Some students expelled over protests are reinstated

Egypt’s higher education authorities have started reviewing the cases of scores of students expelled from universities for alleged participation in violent anti-government protests. More than 50 students have already been reinstated.

The review is aimed at defusing tensions in Egypt’s universities, which have experienced politically motivated unrest in recent years.

Cairo University, Egypt’s biggest state-owned academic institution, announced that it is reinstating 52 out of 140 students expelled in connection with protests that hit the university after the army’s 2013 ouster of former president Mohamed Morsi of the Muslim Brotherhood.

“The university has cancelled decisions to expel the 52 students after they and their parents signed written pledges not to participate again in subversive demonstrations on the campus,” Gaber Nassar, president of Cairo University, said last week.

“Parents of the returning students will cooperate with the university to ensure that they are disengaged from the Muslim Brotherhood,” said Nassar, a law professor. “This is the last chance for these students to stop misbehaving and shun violence.”

He added that his institution planned to reconsider all expulsions except those of students charged by prosecutors with criminal offences.

Violent backdrop

Cairo University is one of several state-owned academic institutions in Egypt that have been rocked by Islamist-led protests since Morsi’s overthrow.

The protests often developed into clashes with security forces inside and outside universities, resulting in mass arrests and many student deaths.

Several students have already been put on trial and received jail terms after being convicted of subversion and illegal possession of arms.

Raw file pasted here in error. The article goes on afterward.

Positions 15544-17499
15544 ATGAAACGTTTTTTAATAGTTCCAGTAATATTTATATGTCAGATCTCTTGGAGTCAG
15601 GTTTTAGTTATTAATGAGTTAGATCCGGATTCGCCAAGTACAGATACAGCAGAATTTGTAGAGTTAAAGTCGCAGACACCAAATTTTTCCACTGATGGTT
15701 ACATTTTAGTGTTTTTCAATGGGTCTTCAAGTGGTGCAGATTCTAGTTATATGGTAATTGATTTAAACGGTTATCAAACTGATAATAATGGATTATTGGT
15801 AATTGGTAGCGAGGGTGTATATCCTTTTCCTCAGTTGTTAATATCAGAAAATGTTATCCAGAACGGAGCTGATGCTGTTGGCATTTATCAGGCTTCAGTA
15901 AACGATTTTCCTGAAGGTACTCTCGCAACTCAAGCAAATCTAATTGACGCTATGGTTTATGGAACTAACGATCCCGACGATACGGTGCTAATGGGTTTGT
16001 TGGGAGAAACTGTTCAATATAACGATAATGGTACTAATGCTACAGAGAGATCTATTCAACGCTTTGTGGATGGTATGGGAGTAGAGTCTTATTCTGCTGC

Since the start of the new semester in Egypt last October, authorities have tightened on-campus security and suspended several Islamist lecturers, allegedly for inciting anti-government protests.

The measures have restored stability to most universities, according to Minister of Higher Education El-Sayed Abdel Khalek.

“We believe that expelling students is not the best solution,” he said in press remarks. “We have resorted to dialogue with students and encouraged them to use peaceful ways of expression. We apply the expulsion policy only when it is necessary.”

Egypt has expelled around 400 university students since Morsi’s removal, according to the anti-government group, Students Against the Coup. More than 800 others have been temporarily evicted for terms ranging from a month to two years, according to the group.

There are no official figures.

Administrative disciplinary measure

“The expulsion decision is an administrative disciplinary measure, which can be revoked if the evicted student shows repentance and pledges to renounce violence,” said Abdel Khalek.

“This written pledge must be guaranteed by the student’s guardian. In case this pledge is not kept, the expulsion becomes final and the student has to pay for the cost of repairing the damage he has caused to the university facilities.”

“These expulsions are part of a series of abuses targeting universities in Egypt,” said Ibrahim Gamal, a spokesman for Students Against the Coup. “Killing, detaining and expelling students from universities will not stop them from continuing their revolution,” he told Al Jazeera television.

The Egyptian government has repeatedly accused the Muslim Brotherhood, already listed as a terrorist organisation, of manipulating students to destabilise the country. The Islamist group has denied any link to violence, accusing authorities of oppressing students.